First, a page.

Although the energy that charged the Republican led government to prioritize the repeal and replacement of the Affordable Care Act (ACA) has been met with more questions than answers, make no mistake: change is on its way.
For many small business owners, this is welcomed change. During the policy formation process of the ACA, small business advocacy organizations, associations, and small business owners themselves felt excluded from the process. The result of which was not only a deep-seated skepticism of the law, but legitimate concerns that the law did not do enough to address their needs. The energy and unknown surrounding the future of the law is an opportunity for these small business stakeholders to make their voices heard and gain a long-awaited seat at the table in a way forward.
On February 7th, the House Small Business Committee led a hearing to do just that calling upon health policy experts, the National Small Business Association (NSBA), The National Association for the Self Employed (NASE), and the National Federation of Independent Business (NFIB). The conclusions from the hearing clearly stated what small businesses want from the new administration: affordability, flexibility, and predictability of health care and coverage.
Cost remains the top cited reason why small businesses do not offer health coverage to their employees. This was true before the ACA, during the implementation of ACA, and now years after it. This unwavering historical truth points to the looming problem the ACA and the insurance market itself stepped away from addressing: if America’s health care delivery system through an employer is both efficient and effective means to covering the population, we are ignoring the largest source of employment to reach this goal.
In its current state, major medical small group plans are far from an attainable reality for the majority of small businesses. Per the NFIB, of the 60% of small businesses not offering health coverage to their employees, 52% said the cost of coverage itself was the deciding factor. This coupled with the cost of complying with coverage legislation, like the ACA, makes offering the benefit all the more unattractive.
If the industry really wants to move the needle on small group health insurance, this is the sticking point: make coverage options more affordable to the small businesses owner, and give them additional cost saving options, or less volatility in year over year premiums, to sustain it.
Make no mistake, the ACA has effectively covered more American’s than ever before, reduced coverage discrimination, worked towards stabilizing health care costs, spurred industry innovation, and placed regulatory guardrails enhancing the quality of health coverage. Yet much, if not most, of these positives directly benefited those in the individual market, a market that small businesses have been inhibited in taking advantage of.
What small businesses are looking for are a better way of taking advantage of the individual market for their employees. Per the NFIB, in 2015, 16% of small businesses attempted to do just that by helping pay for individual plans of their employees, and under the ACA, were penalized for it. Additionally, little was done to assist those contracted or self-employed benefit from the tax advantages of employer sponsored insurance. This compounded with the regulatory compliance headache left many small businesses wavering in the new health insurance landscape.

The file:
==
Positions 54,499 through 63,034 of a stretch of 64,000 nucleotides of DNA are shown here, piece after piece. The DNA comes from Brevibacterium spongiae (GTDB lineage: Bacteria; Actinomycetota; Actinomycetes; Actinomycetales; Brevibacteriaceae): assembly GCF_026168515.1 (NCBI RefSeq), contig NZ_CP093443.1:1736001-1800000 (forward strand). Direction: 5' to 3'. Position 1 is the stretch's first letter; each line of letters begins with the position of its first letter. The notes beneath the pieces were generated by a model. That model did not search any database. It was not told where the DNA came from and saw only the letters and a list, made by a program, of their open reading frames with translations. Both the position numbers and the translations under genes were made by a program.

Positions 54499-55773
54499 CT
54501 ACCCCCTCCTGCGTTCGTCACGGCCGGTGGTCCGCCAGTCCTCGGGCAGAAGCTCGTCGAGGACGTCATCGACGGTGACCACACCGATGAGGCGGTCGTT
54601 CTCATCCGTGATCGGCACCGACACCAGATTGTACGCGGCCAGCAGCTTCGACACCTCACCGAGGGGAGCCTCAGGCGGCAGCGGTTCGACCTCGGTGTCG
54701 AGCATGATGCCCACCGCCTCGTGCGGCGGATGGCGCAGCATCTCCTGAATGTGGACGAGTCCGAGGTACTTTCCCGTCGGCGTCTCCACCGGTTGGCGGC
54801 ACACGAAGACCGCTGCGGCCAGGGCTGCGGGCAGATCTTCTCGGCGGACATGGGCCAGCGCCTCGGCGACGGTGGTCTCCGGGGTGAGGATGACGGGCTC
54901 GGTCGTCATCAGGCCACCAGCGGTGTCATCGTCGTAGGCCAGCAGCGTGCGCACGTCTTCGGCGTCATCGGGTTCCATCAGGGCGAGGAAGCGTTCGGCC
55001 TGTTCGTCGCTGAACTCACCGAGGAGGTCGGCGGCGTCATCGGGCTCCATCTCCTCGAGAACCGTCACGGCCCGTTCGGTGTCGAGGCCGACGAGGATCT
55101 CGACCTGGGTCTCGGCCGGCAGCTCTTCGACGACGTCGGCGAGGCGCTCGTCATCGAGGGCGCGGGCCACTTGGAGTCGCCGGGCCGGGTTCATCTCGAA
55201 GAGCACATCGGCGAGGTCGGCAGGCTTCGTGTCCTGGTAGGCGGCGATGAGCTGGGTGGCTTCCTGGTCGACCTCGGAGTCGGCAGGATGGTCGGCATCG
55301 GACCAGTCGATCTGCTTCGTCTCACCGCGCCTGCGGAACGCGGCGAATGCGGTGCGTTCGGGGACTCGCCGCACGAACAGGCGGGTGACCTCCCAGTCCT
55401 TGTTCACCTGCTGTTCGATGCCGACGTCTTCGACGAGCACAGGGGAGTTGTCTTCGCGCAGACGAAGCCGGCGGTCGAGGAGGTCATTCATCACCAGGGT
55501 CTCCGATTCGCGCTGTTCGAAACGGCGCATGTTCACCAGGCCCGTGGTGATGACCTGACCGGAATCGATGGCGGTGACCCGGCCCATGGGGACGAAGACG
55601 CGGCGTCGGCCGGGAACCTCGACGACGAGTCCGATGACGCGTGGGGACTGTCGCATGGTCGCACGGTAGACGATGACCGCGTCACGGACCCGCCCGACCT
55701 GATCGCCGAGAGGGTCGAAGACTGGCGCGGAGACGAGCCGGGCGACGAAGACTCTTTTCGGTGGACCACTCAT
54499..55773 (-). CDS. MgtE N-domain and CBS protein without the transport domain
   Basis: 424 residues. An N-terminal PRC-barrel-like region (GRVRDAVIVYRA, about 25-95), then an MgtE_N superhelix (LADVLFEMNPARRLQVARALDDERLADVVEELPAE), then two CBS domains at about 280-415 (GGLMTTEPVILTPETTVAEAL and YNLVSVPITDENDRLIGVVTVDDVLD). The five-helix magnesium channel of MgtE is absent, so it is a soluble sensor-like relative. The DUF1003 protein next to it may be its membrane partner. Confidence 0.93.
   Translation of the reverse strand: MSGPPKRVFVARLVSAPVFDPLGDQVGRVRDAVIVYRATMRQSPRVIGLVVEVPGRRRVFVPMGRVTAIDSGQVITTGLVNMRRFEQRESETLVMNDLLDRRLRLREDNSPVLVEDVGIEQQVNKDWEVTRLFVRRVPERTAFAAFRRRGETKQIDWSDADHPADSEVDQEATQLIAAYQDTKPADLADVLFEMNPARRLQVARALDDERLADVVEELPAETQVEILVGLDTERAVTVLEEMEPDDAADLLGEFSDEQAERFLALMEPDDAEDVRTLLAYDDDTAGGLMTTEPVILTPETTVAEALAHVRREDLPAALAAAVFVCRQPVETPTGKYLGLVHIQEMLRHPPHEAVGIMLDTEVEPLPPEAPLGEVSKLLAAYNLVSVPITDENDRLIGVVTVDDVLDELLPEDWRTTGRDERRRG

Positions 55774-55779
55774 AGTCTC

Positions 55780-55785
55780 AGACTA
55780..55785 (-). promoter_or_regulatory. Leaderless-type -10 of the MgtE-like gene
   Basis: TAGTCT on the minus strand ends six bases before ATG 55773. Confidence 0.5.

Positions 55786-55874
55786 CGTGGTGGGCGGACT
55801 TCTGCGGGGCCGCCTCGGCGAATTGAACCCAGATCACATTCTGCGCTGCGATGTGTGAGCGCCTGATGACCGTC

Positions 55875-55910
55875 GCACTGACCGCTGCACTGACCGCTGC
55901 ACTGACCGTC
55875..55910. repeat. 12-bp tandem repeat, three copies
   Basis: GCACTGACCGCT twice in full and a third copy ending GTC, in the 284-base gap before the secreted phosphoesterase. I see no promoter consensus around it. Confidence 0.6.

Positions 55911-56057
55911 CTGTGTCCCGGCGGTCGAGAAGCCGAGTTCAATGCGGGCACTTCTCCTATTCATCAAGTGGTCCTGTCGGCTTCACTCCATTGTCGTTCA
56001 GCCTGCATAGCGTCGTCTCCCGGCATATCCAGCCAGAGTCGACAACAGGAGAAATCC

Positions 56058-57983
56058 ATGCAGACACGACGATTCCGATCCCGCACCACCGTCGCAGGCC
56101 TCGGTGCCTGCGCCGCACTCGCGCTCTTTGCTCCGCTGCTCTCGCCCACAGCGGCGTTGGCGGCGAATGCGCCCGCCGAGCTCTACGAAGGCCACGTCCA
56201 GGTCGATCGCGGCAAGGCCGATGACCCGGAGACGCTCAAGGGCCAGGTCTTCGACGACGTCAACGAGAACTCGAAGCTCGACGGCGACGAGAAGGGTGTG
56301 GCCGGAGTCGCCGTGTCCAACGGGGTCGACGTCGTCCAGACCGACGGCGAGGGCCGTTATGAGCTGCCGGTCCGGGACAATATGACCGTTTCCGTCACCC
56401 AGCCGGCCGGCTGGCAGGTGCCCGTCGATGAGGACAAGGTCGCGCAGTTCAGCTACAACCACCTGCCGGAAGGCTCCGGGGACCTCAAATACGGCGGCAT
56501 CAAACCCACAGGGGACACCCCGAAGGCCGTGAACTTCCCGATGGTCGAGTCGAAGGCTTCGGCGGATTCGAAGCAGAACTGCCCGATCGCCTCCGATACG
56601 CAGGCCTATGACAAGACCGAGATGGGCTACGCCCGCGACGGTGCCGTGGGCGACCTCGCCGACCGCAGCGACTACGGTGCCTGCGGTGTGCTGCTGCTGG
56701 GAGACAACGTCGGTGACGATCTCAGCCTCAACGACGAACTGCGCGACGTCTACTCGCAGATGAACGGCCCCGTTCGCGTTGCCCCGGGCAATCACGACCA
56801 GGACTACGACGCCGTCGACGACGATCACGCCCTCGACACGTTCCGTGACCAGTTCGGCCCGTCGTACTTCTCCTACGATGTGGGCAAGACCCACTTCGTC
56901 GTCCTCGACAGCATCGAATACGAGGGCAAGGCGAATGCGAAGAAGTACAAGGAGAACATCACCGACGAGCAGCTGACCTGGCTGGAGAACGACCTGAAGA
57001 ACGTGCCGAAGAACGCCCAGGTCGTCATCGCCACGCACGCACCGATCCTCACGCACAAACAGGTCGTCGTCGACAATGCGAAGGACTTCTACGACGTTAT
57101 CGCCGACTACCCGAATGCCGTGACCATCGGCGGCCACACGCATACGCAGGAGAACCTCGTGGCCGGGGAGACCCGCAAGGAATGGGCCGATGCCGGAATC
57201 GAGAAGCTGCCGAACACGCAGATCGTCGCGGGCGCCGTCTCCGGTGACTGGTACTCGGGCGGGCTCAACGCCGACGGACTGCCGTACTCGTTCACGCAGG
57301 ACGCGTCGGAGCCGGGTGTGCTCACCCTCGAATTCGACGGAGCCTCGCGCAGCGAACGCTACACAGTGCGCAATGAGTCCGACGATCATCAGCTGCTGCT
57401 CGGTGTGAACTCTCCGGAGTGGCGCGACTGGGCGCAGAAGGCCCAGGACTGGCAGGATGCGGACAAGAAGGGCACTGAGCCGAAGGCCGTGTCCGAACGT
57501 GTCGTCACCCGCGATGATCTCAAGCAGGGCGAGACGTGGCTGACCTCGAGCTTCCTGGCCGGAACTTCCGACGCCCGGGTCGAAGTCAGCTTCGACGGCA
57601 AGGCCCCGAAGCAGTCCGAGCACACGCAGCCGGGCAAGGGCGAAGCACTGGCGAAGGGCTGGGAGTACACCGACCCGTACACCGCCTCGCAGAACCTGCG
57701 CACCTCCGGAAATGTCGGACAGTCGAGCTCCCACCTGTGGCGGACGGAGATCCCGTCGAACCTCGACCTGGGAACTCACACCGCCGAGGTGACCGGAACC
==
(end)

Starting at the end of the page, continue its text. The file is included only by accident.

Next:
Flexibility, as small business stakeholders see it, comes as innovation in the insurance market. New models for cost-sharing, like Section 18001 of the 21st Century Cures Act’s approach to HRA’s was cited as a direct example of this, with hopes of more to come.
Another side effect of what many small business owners viewed as convoluted legislation was confusion. Per the NSBA, 14% of small business owners spend more than 20 hours a month on federal regulations, noting the ACA as one of the most burdensome. Many were left feeling not only unsure of their compliance with the law, but also unsure of how to take advantage of it. The Small Business Tax Credit was one such example that small businesses felt was not simple nor broad enough to take full advantage of.
The confusion for small businesses owners was not aided in the fact that their current health plans were being “grandfathered,” their premiums were still greatly rising now along with deductibles, and they were unable to gain transparency into health care costs for themselves and their employees. This uncertainty stifled the growth in the small group market despite the ACA’s opposing intention with the inclusion of SHOP, the small business tax credit, and leaving small businesses without a coverage mandate.
For the small business owner, predictability comes in two forms: increased transparency to health care costs year over year and less convoluted legislation.
By prioritizing affordability, flexibility, and predictability of health care and coverage, small business are looking to be part of the solution in reducing the current barriers preventing mass entry into the health insurance market. And it looks like the new administration is listening.